Hilltop Views endorses in SGA elections For the first time, Hilltop Views will weigh in on the Student Government Association elections by endorsing a vice presidential and presidential candidate. But before we explain our selection, it is important to understand why we have chosen to endorse candidates, why SGA is an important organization on the campus of St. Edward’s University, and why students should vote in the upcoming election for the 2010-2011 academic school year. SGA’s stated purpose is to be the liaison between students and St. Edward’s administrators, and thus, the students elected to become a part of SGA should actively work to satisfactorily represent student interests to administrators, faculty and staff. This intermediary role is vital to the students on this campus now more than ever. In the past four years, students have become outraged and disappointed by a variety of decisions made at the university: parking garage fees, the technology fee, the disbandment of the cross-country program and, most recently, the commuter meal plan mandate. When we, as students, voice opinions about St. Edward’s and the decisions that have been made that affect us, we want the administration to listen. We want our beliefs on key issues to matter, because these crucial decisions ultimately affect our educational experience, our daily lifestyle and our wallets. It is especially important that our thoughts on issues be communicated considering that many students spend tens of thousands of dollars to attend St.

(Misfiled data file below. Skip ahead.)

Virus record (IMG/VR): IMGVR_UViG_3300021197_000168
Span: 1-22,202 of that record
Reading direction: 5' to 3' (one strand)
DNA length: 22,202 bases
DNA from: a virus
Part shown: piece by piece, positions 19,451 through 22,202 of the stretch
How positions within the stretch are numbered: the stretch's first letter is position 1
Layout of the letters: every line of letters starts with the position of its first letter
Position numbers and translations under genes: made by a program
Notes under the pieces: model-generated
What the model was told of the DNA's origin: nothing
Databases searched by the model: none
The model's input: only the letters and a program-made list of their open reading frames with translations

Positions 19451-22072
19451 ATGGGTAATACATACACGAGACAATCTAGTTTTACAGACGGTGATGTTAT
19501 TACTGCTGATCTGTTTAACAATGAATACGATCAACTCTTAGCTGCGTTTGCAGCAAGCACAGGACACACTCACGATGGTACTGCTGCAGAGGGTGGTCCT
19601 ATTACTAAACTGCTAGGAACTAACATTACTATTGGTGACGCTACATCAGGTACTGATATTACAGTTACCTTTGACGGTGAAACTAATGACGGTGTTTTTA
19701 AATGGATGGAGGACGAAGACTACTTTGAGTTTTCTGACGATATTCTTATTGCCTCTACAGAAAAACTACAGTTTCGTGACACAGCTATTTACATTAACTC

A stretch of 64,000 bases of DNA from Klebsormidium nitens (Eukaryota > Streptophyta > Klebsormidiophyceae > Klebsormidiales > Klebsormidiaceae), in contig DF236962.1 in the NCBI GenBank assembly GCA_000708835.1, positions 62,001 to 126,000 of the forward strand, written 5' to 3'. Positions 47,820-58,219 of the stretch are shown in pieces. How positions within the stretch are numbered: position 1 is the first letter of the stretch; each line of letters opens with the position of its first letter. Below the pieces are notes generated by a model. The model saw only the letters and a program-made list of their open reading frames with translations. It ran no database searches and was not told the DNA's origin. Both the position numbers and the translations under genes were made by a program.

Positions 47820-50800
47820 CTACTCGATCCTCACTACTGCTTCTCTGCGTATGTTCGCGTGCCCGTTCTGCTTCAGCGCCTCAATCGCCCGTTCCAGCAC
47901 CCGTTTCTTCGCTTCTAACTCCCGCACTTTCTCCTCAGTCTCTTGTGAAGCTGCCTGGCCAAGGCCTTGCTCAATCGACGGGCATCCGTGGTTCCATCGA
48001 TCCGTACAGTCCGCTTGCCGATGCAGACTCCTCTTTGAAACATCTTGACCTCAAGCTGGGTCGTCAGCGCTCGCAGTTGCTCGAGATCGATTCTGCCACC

Courtesy of Blanca Garcia and Krista Heiden

Hilltop Views endorses the Garcia-Heiden ticket for the 2010 SGA elections.

Edward’s for four years. As students, we have a vested interest in making St. Edward’s the best university it can be for us and for future students. Decisions made now will not only affect us immediately, but the value of our degree in the future. The president and vice president of SGA have the opportunity to open doors, make connections and communicate with administrators that the rest of the student body cannot. The president even has a seat on the Board of Trustees, which is consulted or is the final say when making a number of important university decisions. And by voting in the SGA elections, students are given the chance to elect the most qualified leaders to be represent them and who they think can best communicate their needs and wants. The election also allows students to chose where they think university funds should go. A little known fact but an important consideration in the SGA elections is that the

winner of this presidential election will receive a full scholarship for the year they serve, and the vice president will receive a scholarship that will cover two-thirds of their tuition.

cohesiveness of the organization. These changes have also altered the way the president and the vice president are elected. In the past, SGA had one president and three vice presidents-Legislative Initiatives, Student Representation and Intergovernmental Affairs-who all ran separate campaigns. This year, there will only be one vice president and each candidate will run on a ticket with a presidential candidate. Previously, the president has also served both as the leader of the organization and as the chair of the senate. Now, the president will serve primarily as an executive for the entire organization, while the vice president will serve as the leader of the senate.

We have a vested interest in making St. Edward’s the best university it can be...Decisions made now will not only affect us immediately, but the value of our degree in the future.